At a time when the world is seeing its species rapidly go extinct, the Kirtland's warbler is not just a survivor, it's a rock star. The Kirtland's warbler is the rarest warbler species in North America and will always be rare because of its persnickety nesting preferences. But when the total population fell below 400 birds in the 1970s and 1980s---driven largely by a loss of habitat and the introduction of a parasite---a small group of dedicated biologists, researchers, and volunteers vowed to save the Kirtland's warbler despite long odds. This is the story of the warbler's survival and gradual recovery, the people and policies that kept it from extinction, and the ongoing challenges that may again jeopardize the bird's future.
In The Kirtland's Warbler, William Rapai explores the bird's fascinating natural history as well as the complex and evolving relationships between the warbler, its environment, its human protectors, and state and federal policies that today threaten to eradicate decades of work done on the species' behalf. Beginning with an account of the warbler's discovery in the mid-nineteenth century and ornithologists' desperate hunt for information on the elusive new species, the book goes on to examine the dramatic events that quickly led to the warbler's precarious status and its eventual emergence as a lightning rod for controversy.
The Kirtland's warbler is often described as a "bird of fire" for its preference for nesting in areas cleared by wildfire. But it also warrants the name for the passion it ignites in humans. Both tragic and uplifting, the story of this intriguing bird is a stirring example of how strong leadership, vision, commitment, sustained effort, and cooperation can come together to protect our natural world.
The Kirtland's Warbler has been named a Michigan Notable Book for 2013 by the Library of Michigan.
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William Rapai is president of Grosse Pointe Audubon Society and has traveled across North America and to Cuba, Iceland, and Thailand to view and research birds. He was an award-winning reporter and editor for the Grand Forks Herald, the Detroit Free Press, and the Boston Globe. This is his first book.Review:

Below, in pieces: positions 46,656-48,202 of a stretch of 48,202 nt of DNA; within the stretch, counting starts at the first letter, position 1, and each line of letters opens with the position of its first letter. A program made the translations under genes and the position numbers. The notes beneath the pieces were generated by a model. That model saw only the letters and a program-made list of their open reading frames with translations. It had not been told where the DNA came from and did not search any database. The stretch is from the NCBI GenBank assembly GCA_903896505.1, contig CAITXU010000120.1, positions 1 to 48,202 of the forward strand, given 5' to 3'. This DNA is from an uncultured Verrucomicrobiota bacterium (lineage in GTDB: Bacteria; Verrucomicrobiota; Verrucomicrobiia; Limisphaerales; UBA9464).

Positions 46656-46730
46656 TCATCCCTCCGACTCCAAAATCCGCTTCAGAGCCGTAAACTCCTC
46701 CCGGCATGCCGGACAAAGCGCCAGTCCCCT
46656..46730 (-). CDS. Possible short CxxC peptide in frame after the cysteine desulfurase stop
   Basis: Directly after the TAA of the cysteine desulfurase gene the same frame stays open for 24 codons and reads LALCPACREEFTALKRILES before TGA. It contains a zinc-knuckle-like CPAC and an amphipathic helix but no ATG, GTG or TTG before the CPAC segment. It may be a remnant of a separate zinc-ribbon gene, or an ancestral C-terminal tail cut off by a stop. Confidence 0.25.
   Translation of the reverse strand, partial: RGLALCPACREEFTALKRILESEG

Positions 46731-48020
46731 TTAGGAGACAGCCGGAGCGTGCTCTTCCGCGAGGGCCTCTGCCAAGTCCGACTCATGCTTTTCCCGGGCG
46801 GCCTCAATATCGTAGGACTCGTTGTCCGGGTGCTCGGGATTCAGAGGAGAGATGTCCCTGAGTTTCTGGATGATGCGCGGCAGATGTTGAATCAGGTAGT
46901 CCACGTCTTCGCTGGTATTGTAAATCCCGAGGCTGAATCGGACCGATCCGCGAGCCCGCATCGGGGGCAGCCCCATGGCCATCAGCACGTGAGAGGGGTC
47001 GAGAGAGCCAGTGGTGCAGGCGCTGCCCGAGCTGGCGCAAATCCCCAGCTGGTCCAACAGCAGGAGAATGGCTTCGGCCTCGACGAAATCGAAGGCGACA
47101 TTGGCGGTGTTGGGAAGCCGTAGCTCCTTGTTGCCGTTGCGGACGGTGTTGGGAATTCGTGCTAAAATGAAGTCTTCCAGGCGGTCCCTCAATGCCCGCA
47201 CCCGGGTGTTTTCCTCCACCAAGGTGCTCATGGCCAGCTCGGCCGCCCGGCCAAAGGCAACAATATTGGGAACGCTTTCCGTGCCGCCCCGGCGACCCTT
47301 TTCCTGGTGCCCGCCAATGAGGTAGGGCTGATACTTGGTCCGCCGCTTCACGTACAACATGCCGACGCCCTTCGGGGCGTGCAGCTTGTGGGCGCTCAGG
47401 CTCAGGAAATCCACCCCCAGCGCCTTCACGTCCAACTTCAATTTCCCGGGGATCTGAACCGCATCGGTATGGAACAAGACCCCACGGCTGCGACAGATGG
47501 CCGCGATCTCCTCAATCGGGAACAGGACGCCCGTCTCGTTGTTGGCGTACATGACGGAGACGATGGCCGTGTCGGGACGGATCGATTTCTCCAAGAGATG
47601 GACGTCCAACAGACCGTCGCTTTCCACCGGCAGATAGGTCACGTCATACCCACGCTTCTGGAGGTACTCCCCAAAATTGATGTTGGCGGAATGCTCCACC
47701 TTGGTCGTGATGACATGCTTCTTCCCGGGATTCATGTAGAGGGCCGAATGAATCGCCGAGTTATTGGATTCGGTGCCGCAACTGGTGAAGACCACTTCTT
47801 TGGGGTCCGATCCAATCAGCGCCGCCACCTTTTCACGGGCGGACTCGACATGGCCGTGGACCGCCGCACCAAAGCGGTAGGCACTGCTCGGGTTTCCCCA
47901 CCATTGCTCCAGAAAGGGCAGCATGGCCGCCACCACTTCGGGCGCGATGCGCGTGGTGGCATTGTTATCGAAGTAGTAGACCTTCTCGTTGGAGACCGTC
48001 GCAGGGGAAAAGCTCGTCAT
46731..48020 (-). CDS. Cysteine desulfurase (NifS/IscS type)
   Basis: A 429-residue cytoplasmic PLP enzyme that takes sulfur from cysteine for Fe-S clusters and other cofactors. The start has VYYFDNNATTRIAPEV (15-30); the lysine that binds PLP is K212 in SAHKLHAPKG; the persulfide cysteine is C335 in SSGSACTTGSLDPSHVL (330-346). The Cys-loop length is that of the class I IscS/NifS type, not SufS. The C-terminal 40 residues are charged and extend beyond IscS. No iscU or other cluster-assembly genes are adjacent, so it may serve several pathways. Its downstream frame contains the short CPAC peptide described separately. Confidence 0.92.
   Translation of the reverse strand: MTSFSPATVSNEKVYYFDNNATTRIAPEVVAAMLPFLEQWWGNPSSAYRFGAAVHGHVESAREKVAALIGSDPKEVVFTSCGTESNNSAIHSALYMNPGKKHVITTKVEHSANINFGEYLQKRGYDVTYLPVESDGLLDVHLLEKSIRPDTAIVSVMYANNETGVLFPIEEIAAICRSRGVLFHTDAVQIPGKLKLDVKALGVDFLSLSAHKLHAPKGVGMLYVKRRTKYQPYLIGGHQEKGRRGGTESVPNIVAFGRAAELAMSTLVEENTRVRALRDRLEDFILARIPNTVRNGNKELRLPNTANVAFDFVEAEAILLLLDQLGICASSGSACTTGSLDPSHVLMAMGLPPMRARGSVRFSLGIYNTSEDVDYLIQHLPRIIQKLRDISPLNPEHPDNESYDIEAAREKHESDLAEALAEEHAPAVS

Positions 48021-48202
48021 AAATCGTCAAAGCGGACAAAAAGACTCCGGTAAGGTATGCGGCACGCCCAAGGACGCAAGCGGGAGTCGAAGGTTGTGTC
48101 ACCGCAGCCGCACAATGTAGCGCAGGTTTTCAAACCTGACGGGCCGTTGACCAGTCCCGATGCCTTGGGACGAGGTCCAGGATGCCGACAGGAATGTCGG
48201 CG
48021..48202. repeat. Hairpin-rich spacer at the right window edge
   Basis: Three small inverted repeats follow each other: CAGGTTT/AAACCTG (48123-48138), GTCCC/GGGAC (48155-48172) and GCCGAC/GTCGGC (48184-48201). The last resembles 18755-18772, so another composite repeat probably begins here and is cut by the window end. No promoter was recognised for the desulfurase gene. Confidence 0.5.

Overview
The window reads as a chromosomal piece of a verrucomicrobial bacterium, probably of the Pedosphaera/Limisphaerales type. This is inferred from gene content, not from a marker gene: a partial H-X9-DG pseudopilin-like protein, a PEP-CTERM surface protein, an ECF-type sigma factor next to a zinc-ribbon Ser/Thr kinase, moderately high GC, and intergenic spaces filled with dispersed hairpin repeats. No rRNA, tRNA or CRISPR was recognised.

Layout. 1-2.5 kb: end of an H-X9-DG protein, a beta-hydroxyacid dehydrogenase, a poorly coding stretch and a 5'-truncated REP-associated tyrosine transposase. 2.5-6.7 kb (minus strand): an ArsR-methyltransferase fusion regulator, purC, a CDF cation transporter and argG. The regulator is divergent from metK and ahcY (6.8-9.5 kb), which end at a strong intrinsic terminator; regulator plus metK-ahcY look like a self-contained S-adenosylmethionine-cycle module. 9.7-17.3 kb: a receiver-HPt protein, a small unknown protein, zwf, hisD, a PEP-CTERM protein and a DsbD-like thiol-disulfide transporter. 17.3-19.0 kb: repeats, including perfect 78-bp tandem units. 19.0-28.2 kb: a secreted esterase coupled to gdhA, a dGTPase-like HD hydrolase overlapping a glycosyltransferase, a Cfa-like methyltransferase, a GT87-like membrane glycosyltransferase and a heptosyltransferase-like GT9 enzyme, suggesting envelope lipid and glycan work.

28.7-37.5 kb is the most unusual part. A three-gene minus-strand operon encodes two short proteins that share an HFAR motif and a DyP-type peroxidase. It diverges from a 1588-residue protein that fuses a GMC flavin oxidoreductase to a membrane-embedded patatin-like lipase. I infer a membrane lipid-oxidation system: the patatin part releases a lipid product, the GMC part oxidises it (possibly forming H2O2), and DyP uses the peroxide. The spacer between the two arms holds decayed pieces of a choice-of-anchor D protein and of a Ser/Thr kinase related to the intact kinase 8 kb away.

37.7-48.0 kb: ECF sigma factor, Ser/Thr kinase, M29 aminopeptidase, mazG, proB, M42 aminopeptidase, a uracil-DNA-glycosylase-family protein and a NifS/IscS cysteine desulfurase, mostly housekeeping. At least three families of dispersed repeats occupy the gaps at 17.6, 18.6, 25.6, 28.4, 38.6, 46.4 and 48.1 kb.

"Small, rare, and not often seen without a special effort, Kirtland's warbler has still managed to capture the imaginations of countless people. This story of its close brush with extinction and the struggle to pull it back from the brink reads like an adventure novel, except that it's all true."
--Kenn Kaufman, Kaufman Field Guides
"Besides exhaustively recounting the human and natural history of an extraordinary bird, Rapai has crafted a rare combination of easily accessible prose, scientific literacy, and human passion, together with the mystery and drama of endangered species management."
--John Fitzpatrick, Director, Cornell Lab of Ornithology
"The stories and tales surrounding this rare and mysterious species are almost as captivating as the bird itself. This is an excellent source of current research on the Kirtland's warbler, the successes of the current programs, and the perils and difficulties that still face the bird's population."
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Book Description UNIVERSITY OF MICHIGAN REGIONAL. Hardcover. Book Condition: New. 047211803X New Condition. Bookseller Inventory # NEW7.1820596
Book Description University of Michigan Press/Regional, 2012. Hardcover. Book Condition: New. Bookseller Inventory # DADAX047211803X